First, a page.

The literature based on one-country samples documents significant abnormal returns following reported share transactions by corporate insiders. The finding suggests that insiders use their superior information about their firms when trading.1 As the issue of insider trading has led to many controversies regarding the role of insiders’ transactions, an analysis of the link between abnormal returns after insider trades and country-level shareholder protection seems to be particularly appealing and important. This link is quite natural as ample empirical evidence indicates that country-level corporate governance is the key factor shaping insider behavior (La Porta et al., 2000, Leuz et al., 2003 and Doidge et al., 2007). Still, empirical evidence on the relation is so far missing in the literature. In this paper we analyze this issue on a unique data set of reported insider transactions across 15 European countries and the USA. To make predictions about how shareholder protection may influence price changes after insider trades, we build on the discussion in the academic literature as well as on arguments stemming directly from insider trading regulations. Perhaps not surprisingly, no clear-cut view prevails. Insider trading regulations in many countries clearly prohibit trading on the basis of ‘material’ and ‘non-public’ information. They are usually justified as providing fairness and equity (Bainbridge, 2000) and, hence, they aim to limit rent extraction by informed inside traders at the expense of less well-informed outside investors. At the same time, however, regulators acknowledge that transactions by corporate insiders should be disclosed in a timely manner because they provide ‘a highly valuable source of information to investors’ (EU Market Abuse Directive).2 The academic literature also reflects the two arguments of rent extraction and information content. Ausubel, 1990 and Fishman and Hagerty, 1992 and Leland (1992) argue that insider trading transfers wealth from uninformed investors to informed insiders, and that it results in adverse effects of insider trading on investment, liquidity and informational efficiency of the stock market. In a similar vein, Fried (1998) and Bebchuk and Fried (2003) present abnormal trading profits made by corporate insiders as agency costs. In contrast, Manne (1966) and Carlton and Fischel (1983) stress the informational role of insider trading and they argue that it helps information to flow and stock prices to reflect private information faster. In support of the informational role of insider trades, Piotroski and Roulstone (2004) document that insider trading increases the relative amount of firm-specific information incorporated into stock prices, and Aktas et al. (2008) find that price discovery is faster on insider trading days. An analysis of the link between investor protection and abnormal returns following insider transactions should therefore explore these two dimensions: rent extraction and information content. Towards this end, we consider two sets of hypotheses. First, approaching insider trading as a mechanism for rent extraction, better shareholder protection might curb insider trading and result in smaller returns following insider trades (the monitoring hypothesis). Alternatively, shareholder protection might curb only profit diversion by insiders directly from the firm and leave space for more rent extraction through insider trading, and hence result in larger post-trade returns (the substitution hypothesis). Second, exploring the informational role of insider transactions for outside investors, we propose another set of opposing hypotheses. The ex-ante information hypothesis emphasizes the impact of good shareholder protection on a better pre-event information environment, which implies that the incremental information revealed by the trade is smaller and therefore good shareholder protection has a negative effect on post-trade abnormal returns. Alternatively, the information-content hypothesis emphasizes the process of information incorporation into stock prices and focuses on how outside investors trust and interpret insiders’ actions. The literature shows that when insiders purchase additional shares, they send a positive signal to outside investors by committing more of their own money to their firms. Insider sales, however, might not convey a negative signal because they are often attributed to insiders’ liquidity and diversification needs. We propose that good investor protection enhances the transparency and trustworthiness of visible insiders’ actions and impacts on how the market reads into insider trades. In a weak shareholder protection environment, insiders’ actions are less credible because insiders are able to divert profits more easily ( Morck et al., 2000). As a result, better shareholder protection affects market reaction to insider purchases positively as insiders in better shareholder protection countries are more trusted and the positive signal conveyed in their purchases is stronger. However, we propose that the market reaction to insider sales is less negative in stronger shareholder protection countries as the market perceives the claims of liquidity and diversification reasons for selling as more credible. Our empirical strategy is to see which of the hypotheses are supported by the data. We choose to proxy the quality of shareholder protection with the anti-self-dealing (ASD) index introduced by Djankov et al. (2008). The index is constructed on the basis of legal rules governing a hypothetical related-party transaction and as such it directly measures the ability of insiders to divert corporate wealth to themselves at the expense of outside investors. Hence the index reflects the central aspect of corporate governance, which is at the core of the arguments behind rent extraction and information content. In the context of our study, the index is likely to shape both insiders’ behavior and market perception of insiders’ actions. Even though our data set covers only developed countries, sample variation with respect to shareholder protection is surprisingly high. The ASD index ranges from 0.20 for the Netherlands to 0.95 for the UK (on a scale from 0 to 1), with the sample mean of 0.42 and the standard deviation of 0.22, which are not far from the mean of 0.44 and the standard deviation of 0.24 for 72 countries covered by Djankov et al. (2008). Overall, our results for more than 100,000 purchases and more than 140,000 sales across 16 countries show that better shareholder protection against expropriation by corporate insiders is associated with more positive post-trade abnormal returns for purchases and less negative abnormal returns for sales. For purchases the positive correlation is persistent for event windows of 6, 11 and 101 days starting on the insider purchase day. For sales the positive correlation is robust only for the 101-day horizon. We develop tests to differentiate between the rent-extraction versus information-based explanations for the positive shareholder protection effect. We find more support for the information-content hypothesis. In particular, for both purchases and sales, the effect of the anti-self-dealing index is strongest when information asymmetry between insiders and outside investors is likely to be larger: in smaller firms and in those with lower analyst coverage. Similarly, the effect of the anti-self-dealing index is greater for larger transactions when more information is likely to be conveyed. For purchases this means that the market adjusts prices upwards the most when information is relatively scarce and insiders’ actions are more trustworthy. For insider sales we see that insiders’ claims of selling for liquidity and diversification reasons are translated into a less negative market reaction in better shareholder protection countries, in firms with greater information asymmetry and when insiders sell more shares. In contrast, when testing the rent-extraction explanations, we find an insignificant relationship between shareholder protection and abnormal profits (abnormal returns multiplied by the value of shares traded that should capture profits made by insiders). To support the robustness of the results to alternative explanations potentially correlated with shareholder protection and abnormal returns, we discuss stock-market efficiency, insider trading law enforcement, ownership concentration and executive remuneration. We find that our results are robust to all these alternative influences. Also, all of our results are robust to excluding from the sample all US transactions, which constitute a relatively large part of our data set. Our results are unlikely to be driven by differences in insider trading laws and reporting requirements because recent regulatory changes in both the USA and the EU resulted in the unification of insider trading regulation across all countries in our sample.3 Overall, our results favoring the information-content hypothesis contribute to the wider literature on the relation between corporate governance and equity returns (Morck et al., 2000, Gompers et al., 2003, Cremers and Nair, 2005 and Ferreira and Laux, 2007). Understanding the link between shareholder protection and the way the market reads into information conveyed through insider transactions helps us comprehend the wider picture of why stock-price informativeness differs across countries. Our analysis provides new evidence that stronger shareholder protection is an important factor contributing to prices better reflecting fundamental firm values. The fact that our results do not support the rent-extraction hypotheses perhaps reinforces the importance and effectiveness of insider trading regulations that prohibit trading on material information. The remainder of this paper is organized as follows. Section 2 explains the hypotheses in more detail. Section 3 outlines insider trading reporting requirements and legal definitions in our sample countries. Section 4 describes the data and provides descriptive statistics. Section 5 presents our results. Section 6 concludes the paper.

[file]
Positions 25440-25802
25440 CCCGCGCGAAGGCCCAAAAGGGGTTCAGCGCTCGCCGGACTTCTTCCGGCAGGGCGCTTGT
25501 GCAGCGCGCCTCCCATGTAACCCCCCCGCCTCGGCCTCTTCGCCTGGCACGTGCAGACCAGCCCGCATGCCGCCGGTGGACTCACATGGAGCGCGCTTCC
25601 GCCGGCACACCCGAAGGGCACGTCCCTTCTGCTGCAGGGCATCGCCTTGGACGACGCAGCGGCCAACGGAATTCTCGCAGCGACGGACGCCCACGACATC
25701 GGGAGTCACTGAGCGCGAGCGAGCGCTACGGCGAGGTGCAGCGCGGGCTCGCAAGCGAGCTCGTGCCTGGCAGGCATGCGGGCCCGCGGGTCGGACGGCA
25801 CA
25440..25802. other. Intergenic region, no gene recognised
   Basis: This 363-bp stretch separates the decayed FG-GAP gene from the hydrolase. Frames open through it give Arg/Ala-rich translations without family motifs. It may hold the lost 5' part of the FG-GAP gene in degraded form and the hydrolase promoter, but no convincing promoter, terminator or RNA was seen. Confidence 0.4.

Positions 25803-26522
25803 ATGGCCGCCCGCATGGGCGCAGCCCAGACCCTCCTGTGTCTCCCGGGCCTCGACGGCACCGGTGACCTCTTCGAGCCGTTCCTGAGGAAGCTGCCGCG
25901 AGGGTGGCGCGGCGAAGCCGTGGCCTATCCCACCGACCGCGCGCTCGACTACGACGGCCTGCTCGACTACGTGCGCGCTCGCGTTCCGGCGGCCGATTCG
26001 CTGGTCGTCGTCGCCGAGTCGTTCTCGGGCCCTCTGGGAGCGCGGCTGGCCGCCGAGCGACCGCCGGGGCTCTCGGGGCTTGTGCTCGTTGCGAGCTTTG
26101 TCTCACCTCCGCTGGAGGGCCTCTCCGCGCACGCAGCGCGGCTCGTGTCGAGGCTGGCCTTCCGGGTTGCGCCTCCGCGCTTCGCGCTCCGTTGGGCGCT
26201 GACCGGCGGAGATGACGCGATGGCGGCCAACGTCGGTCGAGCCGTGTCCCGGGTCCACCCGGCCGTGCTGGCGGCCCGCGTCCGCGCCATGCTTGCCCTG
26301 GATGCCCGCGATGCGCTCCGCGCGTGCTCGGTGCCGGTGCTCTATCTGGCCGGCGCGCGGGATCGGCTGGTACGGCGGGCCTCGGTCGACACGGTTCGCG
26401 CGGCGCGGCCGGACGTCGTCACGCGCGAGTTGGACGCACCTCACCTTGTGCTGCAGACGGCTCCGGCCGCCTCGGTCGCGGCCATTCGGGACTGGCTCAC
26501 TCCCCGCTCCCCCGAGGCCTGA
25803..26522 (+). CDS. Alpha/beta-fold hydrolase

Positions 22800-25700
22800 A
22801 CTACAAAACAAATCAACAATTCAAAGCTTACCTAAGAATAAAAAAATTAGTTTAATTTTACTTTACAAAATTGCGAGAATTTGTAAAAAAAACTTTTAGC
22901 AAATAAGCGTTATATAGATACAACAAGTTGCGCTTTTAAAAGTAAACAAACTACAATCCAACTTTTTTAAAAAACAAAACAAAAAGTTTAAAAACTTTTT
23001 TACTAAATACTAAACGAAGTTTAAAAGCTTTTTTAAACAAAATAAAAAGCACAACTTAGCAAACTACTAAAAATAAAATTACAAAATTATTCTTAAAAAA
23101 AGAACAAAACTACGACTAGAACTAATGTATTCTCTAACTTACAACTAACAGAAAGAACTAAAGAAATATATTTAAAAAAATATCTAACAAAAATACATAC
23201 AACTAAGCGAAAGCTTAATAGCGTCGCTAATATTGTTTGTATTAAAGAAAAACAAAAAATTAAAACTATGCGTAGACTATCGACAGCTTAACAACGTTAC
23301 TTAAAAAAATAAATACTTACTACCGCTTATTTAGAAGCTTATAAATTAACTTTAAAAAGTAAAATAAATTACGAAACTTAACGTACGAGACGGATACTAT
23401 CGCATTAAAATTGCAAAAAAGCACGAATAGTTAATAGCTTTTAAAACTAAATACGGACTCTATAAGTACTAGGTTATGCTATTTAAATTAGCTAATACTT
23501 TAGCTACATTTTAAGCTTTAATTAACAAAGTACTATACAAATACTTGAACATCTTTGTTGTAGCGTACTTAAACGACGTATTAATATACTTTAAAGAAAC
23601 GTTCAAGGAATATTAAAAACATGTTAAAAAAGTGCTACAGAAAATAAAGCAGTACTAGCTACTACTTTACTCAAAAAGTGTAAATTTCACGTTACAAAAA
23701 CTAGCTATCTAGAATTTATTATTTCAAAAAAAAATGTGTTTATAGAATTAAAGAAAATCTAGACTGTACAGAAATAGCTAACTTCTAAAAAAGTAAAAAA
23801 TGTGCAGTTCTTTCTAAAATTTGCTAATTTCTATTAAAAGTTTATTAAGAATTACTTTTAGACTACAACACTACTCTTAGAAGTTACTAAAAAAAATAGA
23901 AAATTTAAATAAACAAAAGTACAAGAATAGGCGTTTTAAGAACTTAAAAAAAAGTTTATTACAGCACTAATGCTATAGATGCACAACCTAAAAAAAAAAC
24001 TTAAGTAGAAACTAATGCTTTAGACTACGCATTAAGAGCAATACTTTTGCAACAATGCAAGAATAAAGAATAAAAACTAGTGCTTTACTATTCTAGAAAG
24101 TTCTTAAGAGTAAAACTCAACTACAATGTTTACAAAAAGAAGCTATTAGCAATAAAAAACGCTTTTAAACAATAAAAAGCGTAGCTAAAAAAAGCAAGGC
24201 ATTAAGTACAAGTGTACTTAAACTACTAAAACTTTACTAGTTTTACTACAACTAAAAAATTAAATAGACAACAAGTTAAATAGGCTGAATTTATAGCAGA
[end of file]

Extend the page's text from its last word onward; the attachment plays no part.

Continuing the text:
نتیجه گیری انگلیسی
In this paper we analyze a unique data set of more than 100,000 reported insider purchases and more than 140,000reported insider sales from 15 European countries and the USA to test whether abnormal returns after insider trades differ with country-level shareholder protection. Our results reveal a positive impact of shareholder protection on post-trade CARs for both purchases and sales. The results for purchases are robust and strong. In line with the literature, abnormal returns after insider sales are closer to zero and we also find a weaker effect of shareholder protection that proves to be robust only for the longer horizon of 101 days. A set of tests designed to differentiate between the rentextraction and information-based hypotheses favors the information-content explanation for both purchases and sales. In line with the information-content hypothesis, abnormal returns measure the firm value adjustments as perceived by outside investors, so insider purchases convey more information to outside shareholders when shareholders are more protected against expropriation. Market participants are willing to trade on more firm-specific information because they are protected by law from insider self-dealing. The information content of insider sales is in general significantly less than for purchases because the reasons for selling often also include insiders’ diversification and liquidity needs that are not information related. Our results suggest even less information content of insider sales in better shareholder protection countries. We conjecture that this effect is due to greater trust and transparency of insiders’ actions, which in turn translate into the market perceiving insider sales to be more often executed for diversification and liquidity reasons rather than due to insiders having unfavorable information about the future prospects of their firms. Our results favor the information-content perspective (John and Lang, 1991) based on the notion that insider trades reveal private information to the market and contribute to prices better reflecting fundamental firm values (Manne, 1966; Leland, 1992). In line with Morck et al. (2000) we argue that insider actions are less transparent and less credible in weak investor protection environments, where greater risks of profit diversion discourage outside investors from acting upon firm-specific information. In general, this paper provides evidence that good corporate governance contributes to greater price informativeness. We show that better investor protection improves the incorporation of information into stock prices, leading to stock prices better reflecting fundamental firm values. In the course of this study we show that insider trading patterns differ across countries. It would be interesting to shed more light on the factors that determine the volume and frequency of insider trading across different institutional settings. Such an analysis would complement the findings of this study and could enrich our understanding of the role that trading by corporate insiders plays in stock markets across the globe.